Monday, August 26th, 2019

Court Says Constitutional Violations By Law Enforcement Are Perfectly Fine As Long As They Happen Quickly

Published on December 13, 2015 by   ·   No Comments

The federal government needs to start working on across-the-board legalization of marijuana. Until it unites the nation under THC, this sort of bullshit is going to continue. (via FourthAmendment.com)

Any pretext can be used to make a traffic stop (thanks, SCOTUS!). Bad news is, driving a car opens a person up to a whole slew of warrantless searches under the “motor vehicle exception.” Searches can be equally pretextual, perhaps even more so. And this particular search is the pretextualist.

As long as the stop isn’t extended for too long (a wholly arbitrary length decided on a case-by-case basis during suppression hearings/civil rights lawsuits), cops are pretty much free to stop and search any driver for any reason. And even if they’re completely wrong every step of the way, there’s a good chance the “good faith exception” will excuse their misdeeds. (For everything else, there’s qualified immunity.)

From North Dakota, best known for oil fields and being one of the states people tend to drive through, rather thantowards.

While conducting drug surveillance, a Bismarck Police officer observed a vehicle with out-of-state plates. A detective working with the officer believed he recognized at least one occupant of the vehicle. Walker was a passenger in that vehicle. The detective asked the officer to pull the vehicle over if he observed it make a traffic violation. The officer observed the vehicle making an illegal left turn and stopped the vehicle.

So far, solid police work all around. Possibly suspicious person, albeit one that apparently didn’t reside in Bismarck, much less the state of North Dakota. But whatever. Benefit of a doubt and all that
.Upon approaching the vehicle, the officer informed the occupants as to the reason for the stop, asked for their identification, and asked about their travel plans. They informed the officer they were traveling from Washington State to Indiana because the driver’s mother was undergoing surgery. The officer also discovered that the vehicle was rented by Walker in Indianapolis and would be returned to that location. When asked, the occupants denied there was anything illegal in the vehicle.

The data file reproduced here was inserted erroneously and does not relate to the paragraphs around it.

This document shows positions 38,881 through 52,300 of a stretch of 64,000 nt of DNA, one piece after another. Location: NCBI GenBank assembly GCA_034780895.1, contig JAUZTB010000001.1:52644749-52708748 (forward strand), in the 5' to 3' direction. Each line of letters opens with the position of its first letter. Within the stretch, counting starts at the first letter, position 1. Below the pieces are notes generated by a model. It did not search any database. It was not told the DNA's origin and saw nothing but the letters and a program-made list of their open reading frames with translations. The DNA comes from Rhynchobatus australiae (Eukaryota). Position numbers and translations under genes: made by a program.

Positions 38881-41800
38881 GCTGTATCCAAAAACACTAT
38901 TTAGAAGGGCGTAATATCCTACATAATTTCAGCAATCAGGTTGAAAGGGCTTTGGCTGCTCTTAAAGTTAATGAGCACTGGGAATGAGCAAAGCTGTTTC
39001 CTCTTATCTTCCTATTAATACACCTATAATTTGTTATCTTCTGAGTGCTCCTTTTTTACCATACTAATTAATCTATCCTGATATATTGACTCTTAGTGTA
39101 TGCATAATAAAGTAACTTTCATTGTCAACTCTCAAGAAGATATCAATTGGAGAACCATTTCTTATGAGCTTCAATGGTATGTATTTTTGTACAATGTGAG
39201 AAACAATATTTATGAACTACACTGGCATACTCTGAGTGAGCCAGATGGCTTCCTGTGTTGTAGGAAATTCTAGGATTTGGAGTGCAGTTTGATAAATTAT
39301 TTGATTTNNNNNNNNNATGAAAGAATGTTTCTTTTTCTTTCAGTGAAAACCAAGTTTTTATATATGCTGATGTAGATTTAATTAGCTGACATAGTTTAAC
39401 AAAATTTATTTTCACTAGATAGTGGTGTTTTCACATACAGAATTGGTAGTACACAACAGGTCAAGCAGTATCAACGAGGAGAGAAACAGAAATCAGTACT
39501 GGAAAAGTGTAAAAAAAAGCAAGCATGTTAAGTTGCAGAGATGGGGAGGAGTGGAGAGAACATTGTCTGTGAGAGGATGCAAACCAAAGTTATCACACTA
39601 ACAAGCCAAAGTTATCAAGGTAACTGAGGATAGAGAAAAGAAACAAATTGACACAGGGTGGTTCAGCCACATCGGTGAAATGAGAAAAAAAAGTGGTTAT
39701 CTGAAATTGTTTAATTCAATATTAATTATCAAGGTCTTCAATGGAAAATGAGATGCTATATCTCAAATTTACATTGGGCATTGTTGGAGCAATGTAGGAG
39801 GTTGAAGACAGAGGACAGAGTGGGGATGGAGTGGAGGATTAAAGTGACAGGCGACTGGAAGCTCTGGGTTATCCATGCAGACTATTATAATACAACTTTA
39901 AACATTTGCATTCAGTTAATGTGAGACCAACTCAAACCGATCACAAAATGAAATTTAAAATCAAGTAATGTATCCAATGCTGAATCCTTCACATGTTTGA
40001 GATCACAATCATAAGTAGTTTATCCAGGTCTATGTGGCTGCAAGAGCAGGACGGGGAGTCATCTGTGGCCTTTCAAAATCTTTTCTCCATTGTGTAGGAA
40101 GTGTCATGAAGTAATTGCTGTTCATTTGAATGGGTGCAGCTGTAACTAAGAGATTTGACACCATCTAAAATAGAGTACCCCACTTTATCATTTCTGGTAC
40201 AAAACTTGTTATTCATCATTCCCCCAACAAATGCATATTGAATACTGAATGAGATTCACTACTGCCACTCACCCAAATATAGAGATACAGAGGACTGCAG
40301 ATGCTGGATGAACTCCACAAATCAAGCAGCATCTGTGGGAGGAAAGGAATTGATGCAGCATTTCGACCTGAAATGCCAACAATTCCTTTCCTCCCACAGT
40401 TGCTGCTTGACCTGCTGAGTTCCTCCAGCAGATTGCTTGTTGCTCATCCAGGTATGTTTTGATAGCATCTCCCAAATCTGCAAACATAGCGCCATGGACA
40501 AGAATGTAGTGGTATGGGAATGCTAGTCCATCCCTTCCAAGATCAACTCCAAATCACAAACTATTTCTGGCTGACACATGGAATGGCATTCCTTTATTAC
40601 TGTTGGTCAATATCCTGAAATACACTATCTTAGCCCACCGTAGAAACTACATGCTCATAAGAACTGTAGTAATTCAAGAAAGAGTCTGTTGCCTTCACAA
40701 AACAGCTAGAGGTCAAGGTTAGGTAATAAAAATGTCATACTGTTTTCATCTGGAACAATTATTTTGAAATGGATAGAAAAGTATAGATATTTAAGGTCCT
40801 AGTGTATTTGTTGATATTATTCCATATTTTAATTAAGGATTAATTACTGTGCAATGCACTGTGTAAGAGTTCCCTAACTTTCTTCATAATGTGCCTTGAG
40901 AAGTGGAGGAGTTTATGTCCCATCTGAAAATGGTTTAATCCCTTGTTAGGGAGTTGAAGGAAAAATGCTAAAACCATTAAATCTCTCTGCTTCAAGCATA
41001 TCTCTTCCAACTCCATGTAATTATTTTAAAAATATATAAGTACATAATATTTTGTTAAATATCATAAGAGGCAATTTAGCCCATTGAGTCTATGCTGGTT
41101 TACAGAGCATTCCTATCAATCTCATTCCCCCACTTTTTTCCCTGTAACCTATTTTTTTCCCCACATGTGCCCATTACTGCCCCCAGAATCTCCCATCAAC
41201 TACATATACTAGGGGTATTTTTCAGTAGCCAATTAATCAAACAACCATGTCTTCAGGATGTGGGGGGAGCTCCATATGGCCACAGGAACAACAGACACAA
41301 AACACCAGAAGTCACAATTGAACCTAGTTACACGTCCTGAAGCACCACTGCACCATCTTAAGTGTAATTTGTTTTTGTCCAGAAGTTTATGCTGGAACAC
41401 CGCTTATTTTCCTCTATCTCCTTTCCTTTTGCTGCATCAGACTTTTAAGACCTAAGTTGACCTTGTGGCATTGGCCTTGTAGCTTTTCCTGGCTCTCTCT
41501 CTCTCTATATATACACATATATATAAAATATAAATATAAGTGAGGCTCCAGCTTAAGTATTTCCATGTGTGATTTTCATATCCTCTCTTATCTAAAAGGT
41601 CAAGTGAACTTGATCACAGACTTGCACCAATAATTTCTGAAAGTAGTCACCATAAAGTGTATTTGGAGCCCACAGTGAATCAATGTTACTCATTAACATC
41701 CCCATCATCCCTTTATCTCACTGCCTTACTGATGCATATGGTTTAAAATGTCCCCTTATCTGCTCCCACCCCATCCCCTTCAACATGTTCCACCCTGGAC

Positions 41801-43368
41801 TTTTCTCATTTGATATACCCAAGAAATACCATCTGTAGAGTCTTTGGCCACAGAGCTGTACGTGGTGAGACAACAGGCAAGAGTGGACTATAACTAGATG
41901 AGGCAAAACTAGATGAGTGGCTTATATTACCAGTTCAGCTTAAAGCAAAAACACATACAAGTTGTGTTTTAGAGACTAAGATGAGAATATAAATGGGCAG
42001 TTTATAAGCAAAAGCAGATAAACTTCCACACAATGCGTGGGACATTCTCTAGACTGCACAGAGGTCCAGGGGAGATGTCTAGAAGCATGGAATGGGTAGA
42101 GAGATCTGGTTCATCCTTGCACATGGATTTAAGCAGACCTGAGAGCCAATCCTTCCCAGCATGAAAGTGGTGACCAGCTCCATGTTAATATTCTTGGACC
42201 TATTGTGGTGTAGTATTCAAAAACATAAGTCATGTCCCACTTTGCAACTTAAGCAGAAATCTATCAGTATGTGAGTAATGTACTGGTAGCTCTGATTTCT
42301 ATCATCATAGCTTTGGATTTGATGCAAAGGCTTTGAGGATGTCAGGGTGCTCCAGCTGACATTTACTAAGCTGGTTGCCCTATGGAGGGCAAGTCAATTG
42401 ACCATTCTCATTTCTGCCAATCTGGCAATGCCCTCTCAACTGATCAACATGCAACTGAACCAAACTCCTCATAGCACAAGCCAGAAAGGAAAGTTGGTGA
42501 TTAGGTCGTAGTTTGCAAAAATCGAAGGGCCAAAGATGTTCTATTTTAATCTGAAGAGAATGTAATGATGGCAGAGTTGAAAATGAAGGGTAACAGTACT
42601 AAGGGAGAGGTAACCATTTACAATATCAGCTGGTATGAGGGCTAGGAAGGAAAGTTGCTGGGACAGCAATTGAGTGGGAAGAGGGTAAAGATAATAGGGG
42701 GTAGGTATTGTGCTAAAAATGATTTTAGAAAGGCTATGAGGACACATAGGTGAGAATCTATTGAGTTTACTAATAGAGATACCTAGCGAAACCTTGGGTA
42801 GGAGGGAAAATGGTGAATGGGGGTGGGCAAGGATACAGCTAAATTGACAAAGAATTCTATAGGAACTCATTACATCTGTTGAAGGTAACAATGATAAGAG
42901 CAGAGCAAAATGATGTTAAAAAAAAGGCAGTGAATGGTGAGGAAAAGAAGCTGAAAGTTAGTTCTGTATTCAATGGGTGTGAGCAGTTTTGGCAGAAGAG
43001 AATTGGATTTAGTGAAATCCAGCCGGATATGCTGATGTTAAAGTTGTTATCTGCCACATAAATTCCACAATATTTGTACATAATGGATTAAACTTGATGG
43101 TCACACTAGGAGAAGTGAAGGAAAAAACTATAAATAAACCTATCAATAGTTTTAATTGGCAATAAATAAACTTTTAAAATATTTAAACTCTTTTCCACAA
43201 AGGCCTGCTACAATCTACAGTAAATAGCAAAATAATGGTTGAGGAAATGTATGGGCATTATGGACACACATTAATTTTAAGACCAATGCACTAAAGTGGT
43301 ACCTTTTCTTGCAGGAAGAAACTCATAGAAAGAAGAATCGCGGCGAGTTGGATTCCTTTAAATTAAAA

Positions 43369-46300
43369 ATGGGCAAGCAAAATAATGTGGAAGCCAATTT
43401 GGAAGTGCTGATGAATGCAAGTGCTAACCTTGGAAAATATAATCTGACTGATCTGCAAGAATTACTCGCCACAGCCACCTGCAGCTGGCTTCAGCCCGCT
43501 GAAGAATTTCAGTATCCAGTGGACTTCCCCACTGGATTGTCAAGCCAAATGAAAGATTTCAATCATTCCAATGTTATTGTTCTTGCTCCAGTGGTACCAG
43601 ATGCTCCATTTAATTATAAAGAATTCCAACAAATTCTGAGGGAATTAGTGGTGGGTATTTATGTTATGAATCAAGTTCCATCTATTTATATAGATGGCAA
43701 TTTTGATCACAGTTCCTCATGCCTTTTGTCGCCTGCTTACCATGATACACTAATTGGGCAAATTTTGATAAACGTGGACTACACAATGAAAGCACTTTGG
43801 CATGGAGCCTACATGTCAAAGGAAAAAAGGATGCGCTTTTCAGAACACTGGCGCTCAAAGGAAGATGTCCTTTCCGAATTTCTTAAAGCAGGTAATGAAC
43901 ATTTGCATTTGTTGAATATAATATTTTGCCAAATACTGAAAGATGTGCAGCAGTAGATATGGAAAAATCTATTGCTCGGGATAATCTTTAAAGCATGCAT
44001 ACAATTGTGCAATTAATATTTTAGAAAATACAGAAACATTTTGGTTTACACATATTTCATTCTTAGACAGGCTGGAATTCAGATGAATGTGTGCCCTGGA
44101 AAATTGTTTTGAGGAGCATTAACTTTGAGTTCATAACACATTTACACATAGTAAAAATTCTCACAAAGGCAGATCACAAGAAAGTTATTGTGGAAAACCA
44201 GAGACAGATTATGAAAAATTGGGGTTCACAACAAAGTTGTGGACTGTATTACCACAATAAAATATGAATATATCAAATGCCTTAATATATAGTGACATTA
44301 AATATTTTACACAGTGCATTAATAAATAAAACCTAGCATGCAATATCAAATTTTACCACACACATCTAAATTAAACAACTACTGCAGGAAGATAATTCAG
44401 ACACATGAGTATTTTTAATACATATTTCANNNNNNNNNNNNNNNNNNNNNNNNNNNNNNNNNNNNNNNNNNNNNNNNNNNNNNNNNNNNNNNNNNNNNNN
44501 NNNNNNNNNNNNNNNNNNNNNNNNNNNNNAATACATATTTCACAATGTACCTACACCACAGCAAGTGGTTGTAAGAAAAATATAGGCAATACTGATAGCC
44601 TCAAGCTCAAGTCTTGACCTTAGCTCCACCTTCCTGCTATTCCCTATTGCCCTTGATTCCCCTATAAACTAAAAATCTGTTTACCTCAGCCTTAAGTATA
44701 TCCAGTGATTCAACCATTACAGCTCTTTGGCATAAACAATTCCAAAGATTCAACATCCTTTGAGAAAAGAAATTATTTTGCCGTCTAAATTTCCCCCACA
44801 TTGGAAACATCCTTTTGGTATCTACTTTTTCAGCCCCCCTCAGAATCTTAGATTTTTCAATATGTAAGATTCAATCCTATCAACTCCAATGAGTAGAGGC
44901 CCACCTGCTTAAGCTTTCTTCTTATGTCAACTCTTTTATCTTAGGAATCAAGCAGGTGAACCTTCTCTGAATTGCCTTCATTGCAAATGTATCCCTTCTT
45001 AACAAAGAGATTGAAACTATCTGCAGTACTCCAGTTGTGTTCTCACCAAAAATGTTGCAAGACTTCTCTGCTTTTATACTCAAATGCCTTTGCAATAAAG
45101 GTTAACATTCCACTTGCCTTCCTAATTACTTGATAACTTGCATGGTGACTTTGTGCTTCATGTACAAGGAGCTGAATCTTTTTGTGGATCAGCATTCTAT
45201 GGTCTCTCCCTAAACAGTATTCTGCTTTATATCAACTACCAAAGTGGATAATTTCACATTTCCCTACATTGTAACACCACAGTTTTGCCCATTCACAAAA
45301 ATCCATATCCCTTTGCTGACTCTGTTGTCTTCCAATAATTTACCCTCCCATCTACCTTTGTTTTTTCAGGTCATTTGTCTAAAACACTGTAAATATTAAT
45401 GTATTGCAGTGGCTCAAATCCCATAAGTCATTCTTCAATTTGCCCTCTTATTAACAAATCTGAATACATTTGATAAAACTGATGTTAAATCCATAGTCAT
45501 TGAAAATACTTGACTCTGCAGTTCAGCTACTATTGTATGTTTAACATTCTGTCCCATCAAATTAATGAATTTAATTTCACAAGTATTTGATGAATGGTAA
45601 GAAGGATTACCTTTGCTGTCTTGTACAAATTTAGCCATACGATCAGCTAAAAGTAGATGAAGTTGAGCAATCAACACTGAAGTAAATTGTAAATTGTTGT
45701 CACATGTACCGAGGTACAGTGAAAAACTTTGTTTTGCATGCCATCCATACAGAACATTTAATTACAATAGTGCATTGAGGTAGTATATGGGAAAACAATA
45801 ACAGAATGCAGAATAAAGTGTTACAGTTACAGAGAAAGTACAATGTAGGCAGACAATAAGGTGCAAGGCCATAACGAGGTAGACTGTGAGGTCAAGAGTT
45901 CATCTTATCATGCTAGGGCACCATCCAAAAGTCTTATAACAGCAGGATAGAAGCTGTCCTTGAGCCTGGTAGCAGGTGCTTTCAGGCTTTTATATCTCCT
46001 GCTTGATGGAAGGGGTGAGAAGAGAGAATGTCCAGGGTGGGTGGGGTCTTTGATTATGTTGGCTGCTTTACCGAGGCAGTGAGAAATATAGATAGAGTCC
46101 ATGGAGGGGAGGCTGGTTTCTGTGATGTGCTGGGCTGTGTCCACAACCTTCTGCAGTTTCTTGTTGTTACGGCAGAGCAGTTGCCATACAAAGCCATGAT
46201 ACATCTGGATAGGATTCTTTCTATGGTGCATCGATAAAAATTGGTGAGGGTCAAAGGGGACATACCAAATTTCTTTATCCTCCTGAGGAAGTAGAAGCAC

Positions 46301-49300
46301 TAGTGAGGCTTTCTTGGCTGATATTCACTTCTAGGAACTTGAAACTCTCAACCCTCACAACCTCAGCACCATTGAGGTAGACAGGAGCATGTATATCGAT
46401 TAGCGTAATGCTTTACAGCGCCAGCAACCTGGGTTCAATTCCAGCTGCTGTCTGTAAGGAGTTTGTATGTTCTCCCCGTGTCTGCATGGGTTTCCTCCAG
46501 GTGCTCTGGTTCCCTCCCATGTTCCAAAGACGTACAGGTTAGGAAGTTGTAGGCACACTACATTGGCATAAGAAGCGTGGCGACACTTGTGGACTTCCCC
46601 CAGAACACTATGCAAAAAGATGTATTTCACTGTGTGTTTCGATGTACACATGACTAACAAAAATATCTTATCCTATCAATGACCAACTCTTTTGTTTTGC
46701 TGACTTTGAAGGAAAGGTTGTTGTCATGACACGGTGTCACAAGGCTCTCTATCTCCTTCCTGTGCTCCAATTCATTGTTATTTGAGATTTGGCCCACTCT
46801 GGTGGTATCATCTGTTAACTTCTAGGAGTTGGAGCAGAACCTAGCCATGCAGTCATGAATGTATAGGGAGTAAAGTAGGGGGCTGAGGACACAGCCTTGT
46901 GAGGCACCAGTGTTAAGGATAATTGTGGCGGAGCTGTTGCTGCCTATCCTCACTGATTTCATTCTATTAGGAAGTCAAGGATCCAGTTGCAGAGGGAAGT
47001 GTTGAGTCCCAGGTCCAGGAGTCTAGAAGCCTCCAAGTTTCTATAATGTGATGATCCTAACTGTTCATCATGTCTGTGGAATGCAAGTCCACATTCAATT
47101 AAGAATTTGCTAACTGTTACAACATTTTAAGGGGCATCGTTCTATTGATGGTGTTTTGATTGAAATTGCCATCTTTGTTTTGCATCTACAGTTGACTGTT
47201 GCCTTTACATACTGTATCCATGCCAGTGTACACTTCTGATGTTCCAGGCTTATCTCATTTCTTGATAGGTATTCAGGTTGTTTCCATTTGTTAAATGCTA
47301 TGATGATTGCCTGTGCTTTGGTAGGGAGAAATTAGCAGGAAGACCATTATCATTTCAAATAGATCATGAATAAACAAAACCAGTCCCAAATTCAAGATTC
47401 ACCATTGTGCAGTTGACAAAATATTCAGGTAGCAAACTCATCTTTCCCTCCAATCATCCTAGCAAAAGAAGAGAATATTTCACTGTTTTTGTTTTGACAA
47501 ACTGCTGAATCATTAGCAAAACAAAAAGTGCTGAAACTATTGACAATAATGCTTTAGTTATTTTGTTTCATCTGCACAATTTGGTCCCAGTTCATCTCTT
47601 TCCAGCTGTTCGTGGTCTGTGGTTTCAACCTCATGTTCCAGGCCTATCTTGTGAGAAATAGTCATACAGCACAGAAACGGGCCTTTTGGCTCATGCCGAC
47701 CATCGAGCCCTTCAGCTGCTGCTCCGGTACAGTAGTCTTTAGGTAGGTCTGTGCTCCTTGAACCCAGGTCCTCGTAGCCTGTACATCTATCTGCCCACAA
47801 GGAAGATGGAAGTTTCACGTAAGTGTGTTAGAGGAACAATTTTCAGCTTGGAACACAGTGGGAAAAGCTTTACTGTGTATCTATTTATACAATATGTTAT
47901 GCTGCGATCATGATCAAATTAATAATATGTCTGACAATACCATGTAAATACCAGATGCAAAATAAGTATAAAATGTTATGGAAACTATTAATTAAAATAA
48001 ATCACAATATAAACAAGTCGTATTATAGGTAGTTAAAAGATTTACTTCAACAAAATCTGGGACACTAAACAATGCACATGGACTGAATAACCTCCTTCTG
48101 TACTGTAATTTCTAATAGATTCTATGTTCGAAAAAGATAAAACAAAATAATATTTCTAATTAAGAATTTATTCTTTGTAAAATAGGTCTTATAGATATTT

Some suspicion there as the story doesn’t quite add up.
The officer relayed the identification and travel plans to the detective, who did not recognize their names. A check of their information did not turn up any outstanding warrants or criminal history.
Free to go?
Nope.The officer requested permission to search the vehicle, which Asbach did not give as he did not rent the vehicle. The officer then spoke to Walker, who indicated he was a third cousin to Asbach and they were returning to Indiana because Asbach’s mother was undergoing carpal tunnel surgery. The officer requested permission from Walker to search the vehicle, which he received. The length of the stop from beginning until consent was given was twelve minutes. No citation or warning had yet been issued. The officer did not tell Walker what he was searching for.
But the officer knew why he was searching the vehicle. It wasn’t because he thought he recognized the occupant or that the ID check had returned anything notable. The search was predicated on wherethe vehicle was travelling from, and what could be acquired there.
Read More HERE
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